President Bush has invited key lawmakers to a White House meeting next week to begin consolations on a replacement for retiring Supreme Court Justice Sandra Day O’Connor, officials said Friday.
The meeting, to be held Wednesday, signals the White House is moving to find a successor to O’Connor as Judge John Roberts awaits confirmation as chief justice.
Bush invited Senate Majority Leader Bill Frist, R-Tenn., and Democratic leader Harry Reid, D-Nev., as well as Sen. Arlen Specter, the Pennsylvania Republican who chairs the Senate Judiciary Committee, and Sen. Patrick Leahy of Vermont, the panel’s senior Democrat, the officials said. The officials spoke on condition of anonymity, saying they were not authorized to disclose the invitations.
The meeting would mirror a session Bush held with the same four lawmakers several weeks ago as he began consultations to fill the first Supreme Court vacancy in 11 years.
At the time, O’Connor had announced her retirement and Bush subsequently selected Roberts to fill her seat.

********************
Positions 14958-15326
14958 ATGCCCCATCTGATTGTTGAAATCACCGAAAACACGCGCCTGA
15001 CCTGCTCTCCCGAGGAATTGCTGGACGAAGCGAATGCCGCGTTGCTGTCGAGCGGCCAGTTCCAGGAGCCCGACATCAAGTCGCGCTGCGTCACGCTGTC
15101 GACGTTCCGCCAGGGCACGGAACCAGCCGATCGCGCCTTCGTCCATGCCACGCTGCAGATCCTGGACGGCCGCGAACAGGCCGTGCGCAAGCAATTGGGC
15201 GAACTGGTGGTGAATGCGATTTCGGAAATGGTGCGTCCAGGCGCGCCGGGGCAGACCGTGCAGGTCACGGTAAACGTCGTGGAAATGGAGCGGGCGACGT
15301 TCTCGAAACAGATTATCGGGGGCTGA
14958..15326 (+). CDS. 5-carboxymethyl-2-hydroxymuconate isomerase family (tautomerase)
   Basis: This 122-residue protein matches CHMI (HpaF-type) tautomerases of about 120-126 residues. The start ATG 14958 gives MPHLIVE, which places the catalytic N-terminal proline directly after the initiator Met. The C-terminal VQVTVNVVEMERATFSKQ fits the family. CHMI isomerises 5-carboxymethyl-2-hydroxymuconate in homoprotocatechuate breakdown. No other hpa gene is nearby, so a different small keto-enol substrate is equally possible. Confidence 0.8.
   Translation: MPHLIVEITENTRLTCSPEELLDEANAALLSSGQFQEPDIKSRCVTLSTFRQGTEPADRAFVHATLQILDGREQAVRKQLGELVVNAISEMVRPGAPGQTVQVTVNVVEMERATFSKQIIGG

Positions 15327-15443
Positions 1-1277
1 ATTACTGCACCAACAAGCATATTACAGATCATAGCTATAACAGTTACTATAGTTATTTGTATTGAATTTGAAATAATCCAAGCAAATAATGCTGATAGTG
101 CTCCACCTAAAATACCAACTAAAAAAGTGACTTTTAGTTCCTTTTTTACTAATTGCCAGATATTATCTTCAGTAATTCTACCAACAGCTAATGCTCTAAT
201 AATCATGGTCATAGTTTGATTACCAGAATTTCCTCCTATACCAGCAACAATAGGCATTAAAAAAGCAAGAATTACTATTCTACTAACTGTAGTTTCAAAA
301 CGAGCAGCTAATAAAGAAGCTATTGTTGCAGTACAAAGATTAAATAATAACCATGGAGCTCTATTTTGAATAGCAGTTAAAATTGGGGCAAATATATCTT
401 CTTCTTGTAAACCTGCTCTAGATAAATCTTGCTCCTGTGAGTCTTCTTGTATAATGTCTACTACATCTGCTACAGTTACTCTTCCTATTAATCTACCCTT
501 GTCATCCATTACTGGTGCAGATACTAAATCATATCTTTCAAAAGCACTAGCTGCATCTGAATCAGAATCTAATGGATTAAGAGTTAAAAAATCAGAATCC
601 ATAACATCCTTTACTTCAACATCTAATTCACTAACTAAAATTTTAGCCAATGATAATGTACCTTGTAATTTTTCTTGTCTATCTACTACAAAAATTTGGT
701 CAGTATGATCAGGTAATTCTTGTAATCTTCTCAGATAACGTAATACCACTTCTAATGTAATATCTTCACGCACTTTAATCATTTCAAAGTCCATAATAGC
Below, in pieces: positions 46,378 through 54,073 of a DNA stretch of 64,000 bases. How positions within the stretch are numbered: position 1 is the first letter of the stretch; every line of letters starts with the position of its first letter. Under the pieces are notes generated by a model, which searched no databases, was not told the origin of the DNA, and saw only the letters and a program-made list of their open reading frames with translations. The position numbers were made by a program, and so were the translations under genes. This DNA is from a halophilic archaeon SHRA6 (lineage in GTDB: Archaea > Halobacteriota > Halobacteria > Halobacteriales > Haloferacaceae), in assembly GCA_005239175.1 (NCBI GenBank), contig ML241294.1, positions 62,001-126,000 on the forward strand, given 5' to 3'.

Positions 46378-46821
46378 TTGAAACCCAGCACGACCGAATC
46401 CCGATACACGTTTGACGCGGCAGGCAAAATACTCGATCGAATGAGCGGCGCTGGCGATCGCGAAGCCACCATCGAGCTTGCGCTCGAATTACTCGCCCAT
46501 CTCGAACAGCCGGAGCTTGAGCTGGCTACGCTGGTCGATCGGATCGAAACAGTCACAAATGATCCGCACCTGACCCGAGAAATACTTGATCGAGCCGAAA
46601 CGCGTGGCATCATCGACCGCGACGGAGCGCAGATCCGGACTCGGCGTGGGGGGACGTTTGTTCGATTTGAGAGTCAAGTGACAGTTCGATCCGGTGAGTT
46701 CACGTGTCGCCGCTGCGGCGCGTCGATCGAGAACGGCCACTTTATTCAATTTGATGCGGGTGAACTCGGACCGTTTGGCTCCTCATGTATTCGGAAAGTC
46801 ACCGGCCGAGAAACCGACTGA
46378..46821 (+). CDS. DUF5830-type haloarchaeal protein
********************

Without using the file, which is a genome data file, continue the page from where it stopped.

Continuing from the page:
Rehnquist death changed plans
Roberts’ nomination was pending in the Senate when Chief Justice William H. Rehnquist died nearly two weeks ago. Bush quickly announced he wanted Roberts to succeed Rehnquist, leaving O’Connor on the bench until a replacement could be named, confirmed by the Senate and sworn in.
Roberts’ confirmation is virtually assured, following confirmation hearings that ended on Thursday.
The meeting — and others likely to follow — allow the White House to say that Bush was consulting with the Senate before announcing his nominee. The administration has said the president and his aides reached out to most senators before the president settled on Roberts when he was originally nominated to succeed O’Connor.
Yet while consulting with senators, the White House has made the point that Bush did not intend to allow lawmakers to make his selection for him or to have a veto over the person he nominates.
Bush has been prodded to name either a woman or a minority to replace O’Connor, and Attorney General Alberto Gonzales’ name has been mentioned.
Specter, appearing on television last weekend, urged the president not to name the attorney general, who would be the first Hispanic on the high court.